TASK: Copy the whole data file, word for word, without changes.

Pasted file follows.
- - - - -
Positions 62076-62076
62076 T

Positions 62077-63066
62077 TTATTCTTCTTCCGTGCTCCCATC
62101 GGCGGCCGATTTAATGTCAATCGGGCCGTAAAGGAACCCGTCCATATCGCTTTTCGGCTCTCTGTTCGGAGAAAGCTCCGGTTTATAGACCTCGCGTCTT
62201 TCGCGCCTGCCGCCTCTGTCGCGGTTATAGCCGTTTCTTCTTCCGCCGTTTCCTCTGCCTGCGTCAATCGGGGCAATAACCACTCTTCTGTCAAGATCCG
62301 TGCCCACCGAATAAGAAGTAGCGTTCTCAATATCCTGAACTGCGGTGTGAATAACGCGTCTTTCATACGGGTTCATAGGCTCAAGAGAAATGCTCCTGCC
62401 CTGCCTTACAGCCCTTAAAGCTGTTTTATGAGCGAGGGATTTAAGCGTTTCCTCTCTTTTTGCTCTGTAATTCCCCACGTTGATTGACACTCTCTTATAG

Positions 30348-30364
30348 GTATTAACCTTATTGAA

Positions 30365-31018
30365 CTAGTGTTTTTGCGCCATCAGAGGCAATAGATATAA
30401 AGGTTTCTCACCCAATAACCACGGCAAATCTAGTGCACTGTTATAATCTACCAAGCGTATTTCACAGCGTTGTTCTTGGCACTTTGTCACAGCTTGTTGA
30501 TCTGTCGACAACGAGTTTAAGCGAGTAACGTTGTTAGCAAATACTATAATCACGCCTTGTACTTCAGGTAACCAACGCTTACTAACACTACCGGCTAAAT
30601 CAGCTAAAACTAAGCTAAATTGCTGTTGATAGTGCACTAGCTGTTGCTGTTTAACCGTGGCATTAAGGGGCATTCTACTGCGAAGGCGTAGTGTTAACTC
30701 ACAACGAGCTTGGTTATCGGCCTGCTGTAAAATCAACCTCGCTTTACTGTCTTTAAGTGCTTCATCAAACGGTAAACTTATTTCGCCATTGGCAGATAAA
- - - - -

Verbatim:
Positions 62076-62076
62076 T

Positions 62077-63066
62077 TTATTCTTCTTCCGTGCTCCCATC
62101 GGCGGCCGATTTAATGTCAATCGGGCCGTAAAGGAACCCGTCCATATCGCTTTTCGGCTCTCTGTTCGGAGAAAGCTCCGGTTTATAGACCTCGCGTCTT
62201 TCGCGCCTGCCGCCTCTGTCGCGGTTATAGCCGTTTCTTCTTCCGCCGTTTCCTCTGCCTGCGTCAATCGGGGCAATAACCACTCTTCTGTCAAGATCCG
62301 TGCCCACCGAATAAGAAGTAGCGTTCTCAATATCCTGAACTGCGGTGTGAATAACGCGTCTTTCATACGGGTTCATAGGCTCAAGAGAAATGCTCCTGCC
62401 CTGCCTTACAGCCCTTAAAGCTGTTTTATGAGCGAGGGATTTAAGCGTTTCCTCTCTTTTTGCTCTGTAATTCCCCACGTTGATTGACACTCTCTTATAG

Positions 30348-30364
30348 GTATTAACCTTATTGAA

Positions 30365-31018
30365 CTAGTGTTTTTGCGCCATCAGAGGCAATAGATATAA
30401 AGGTTTCTCACCCAATAACCACGGCAAATCTAGTGCACTGTTATAATCTACCAAGCGTATTTCACAGCGTTGTTCTTGGCACTTTGTCACAGCTTGTTGA
30501 TCTGTCGACAACGAGTTTAAGCGAGTAACGTTGTTAGCAAATACTATAATCACGCCTTGTACTTCAGGTAACCAACGCTTACTAACACTACCGGCTAAAT
30601 CAGCTAAAACTAAGCTAAATTGCTGTTGATAGTGCACTAGCTGTTGCTGTTTAACCGTGGCATTAAGGGGCATTCTACTGCGAAGGCGTAGTGTTAACTC
30701 ACAACGAGCTTGGTTATCGGCCTGCTGTAAAATCAACCTCGCTTTACTGTCTTTAAGTGCTTCATCAAACGGTAAACTTATTTCGCCATTGGCAGATAAA